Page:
Albert Einstein has it right with his famous quote’ Everything should be made as simple as possible, but not simpler.
At the best-of-times the average person is exposed to copious amounts of information, data and complexity on a day-to-day basis. We are deluged with information from our employee, bosses, co-workers, social media channels, our smartphones, email , social media and success is more and more dictated by what we stop doing rather than what we start doing. With this in mind, why is it that we continue to make things more complex? Here’s a thought, how about we just start with simplifying some of the things we do each day?
A common challenge I see in landscape companies is the layer upon layer of complexity and general difficulty processing thoughts and making decisions. It’s hard enough making sounds decisions that aren’t founded on our own personal biases, but add in a deluge of data, sometimes absurd and redundant systems and processes and bad choices that lead organizations to become paralyzed.
If you do not see it from the inside, let someone help from the outside. An organizational assessment is a great way to get an impartial view of how the organization is operating from a neutral perspective.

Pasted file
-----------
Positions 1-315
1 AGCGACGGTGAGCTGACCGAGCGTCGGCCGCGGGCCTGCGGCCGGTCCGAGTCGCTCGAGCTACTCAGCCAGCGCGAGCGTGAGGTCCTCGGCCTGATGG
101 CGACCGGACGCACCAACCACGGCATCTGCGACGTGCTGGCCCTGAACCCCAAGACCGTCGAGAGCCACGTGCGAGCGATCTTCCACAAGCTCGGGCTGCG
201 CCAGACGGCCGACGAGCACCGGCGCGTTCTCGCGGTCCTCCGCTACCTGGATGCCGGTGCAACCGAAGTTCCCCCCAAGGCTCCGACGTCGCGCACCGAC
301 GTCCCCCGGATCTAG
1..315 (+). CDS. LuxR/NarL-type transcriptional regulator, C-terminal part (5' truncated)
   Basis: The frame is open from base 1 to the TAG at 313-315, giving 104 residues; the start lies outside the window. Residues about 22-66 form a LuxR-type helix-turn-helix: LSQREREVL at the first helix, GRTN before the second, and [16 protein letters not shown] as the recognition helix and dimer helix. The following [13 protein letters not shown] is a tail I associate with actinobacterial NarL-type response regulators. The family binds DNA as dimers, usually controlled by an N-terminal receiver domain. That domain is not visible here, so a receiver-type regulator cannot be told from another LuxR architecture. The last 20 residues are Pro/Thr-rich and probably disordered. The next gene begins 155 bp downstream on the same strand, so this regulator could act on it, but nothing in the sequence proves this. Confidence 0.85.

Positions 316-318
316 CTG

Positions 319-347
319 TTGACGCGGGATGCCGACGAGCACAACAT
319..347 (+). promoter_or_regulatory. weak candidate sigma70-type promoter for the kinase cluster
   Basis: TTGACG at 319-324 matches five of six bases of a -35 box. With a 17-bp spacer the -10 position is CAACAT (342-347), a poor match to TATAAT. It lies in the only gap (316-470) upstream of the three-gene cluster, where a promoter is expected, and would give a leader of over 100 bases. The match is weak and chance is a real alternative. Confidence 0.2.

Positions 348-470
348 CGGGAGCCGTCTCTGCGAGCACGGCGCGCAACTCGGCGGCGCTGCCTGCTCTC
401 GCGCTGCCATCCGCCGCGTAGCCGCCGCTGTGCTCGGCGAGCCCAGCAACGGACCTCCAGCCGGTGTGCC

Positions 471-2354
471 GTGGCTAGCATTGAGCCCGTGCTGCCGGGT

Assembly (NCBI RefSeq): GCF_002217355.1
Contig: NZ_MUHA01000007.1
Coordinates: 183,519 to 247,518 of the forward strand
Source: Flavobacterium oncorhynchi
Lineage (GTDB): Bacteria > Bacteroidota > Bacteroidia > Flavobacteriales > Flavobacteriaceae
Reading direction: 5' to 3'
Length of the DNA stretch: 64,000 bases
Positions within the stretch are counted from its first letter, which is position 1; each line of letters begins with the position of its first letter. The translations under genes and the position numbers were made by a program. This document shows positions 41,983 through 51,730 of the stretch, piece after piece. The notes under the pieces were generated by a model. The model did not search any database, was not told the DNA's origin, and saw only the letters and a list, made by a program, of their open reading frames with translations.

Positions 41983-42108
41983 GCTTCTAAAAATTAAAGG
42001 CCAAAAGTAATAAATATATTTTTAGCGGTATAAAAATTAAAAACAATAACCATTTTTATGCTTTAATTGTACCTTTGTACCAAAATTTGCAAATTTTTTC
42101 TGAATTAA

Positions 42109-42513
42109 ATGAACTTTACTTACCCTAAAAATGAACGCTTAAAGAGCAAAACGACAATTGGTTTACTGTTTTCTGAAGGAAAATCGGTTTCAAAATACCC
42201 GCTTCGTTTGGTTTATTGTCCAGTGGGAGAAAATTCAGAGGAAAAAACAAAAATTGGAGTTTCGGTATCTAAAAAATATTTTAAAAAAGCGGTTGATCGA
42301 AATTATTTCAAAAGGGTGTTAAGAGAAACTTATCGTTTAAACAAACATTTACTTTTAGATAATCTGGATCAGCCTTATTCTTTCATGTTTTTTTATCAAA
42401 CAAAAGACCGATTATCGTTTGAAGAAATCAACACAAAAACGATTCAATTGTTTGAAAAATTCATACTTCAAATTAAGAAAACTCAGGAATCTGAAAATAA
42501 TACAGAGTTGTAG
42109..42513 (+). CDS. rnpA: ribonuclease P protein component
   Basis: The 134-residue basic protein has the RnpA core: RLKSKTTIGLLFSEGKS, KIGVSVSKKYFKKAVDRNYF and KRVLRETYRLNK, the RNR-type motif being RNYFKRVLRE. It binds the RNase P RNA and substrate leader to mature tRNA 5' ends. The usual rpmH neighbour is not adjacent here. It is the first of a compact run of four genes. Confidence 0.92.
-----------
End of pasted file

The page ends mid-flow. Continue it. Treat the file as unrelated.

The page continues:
Simplifying the organization…carefully look at your systems and processes. Identify 4-8 of the top metrics that are important in your business. Develop effective systems around those metrics, systems that can measure data and be used for process improvement and empowers and challenges TEAM members to always do better .
This is a simple and effective framework we use to help both landscape company owners and individuals to quickly grasp the organizational improvement process. A few simple steps start with:
1.Get Aligned: Understand and identify what is important to the company as a whole not just individuals. What are your values and objectives?
2.Get Aware: How do we think, how do we act, how to we deliver. What are the organizational strengths and weaknesses?
3.Get Smart: Learn concepts and utilize technology that support effective thinking and operational performance.
4.Get Results: Map out goals and strategies that align with your company values, goals and objectives in a realistic, measurable and practical way.
Of course the process has considerable content and needs to be customized to the organization, but instead of jargon and complexity, start the process with simplicity, clarity and context. Einstein once told us that “if you can’t explain it to a six-year-old you don’t understand yourself,” while da Vinci once said “Simplicity is the ultimate sophistication.” When you are looking for your next solution, try breaking it into chunks and simplifying; when choosing support for your business, consider simplicity.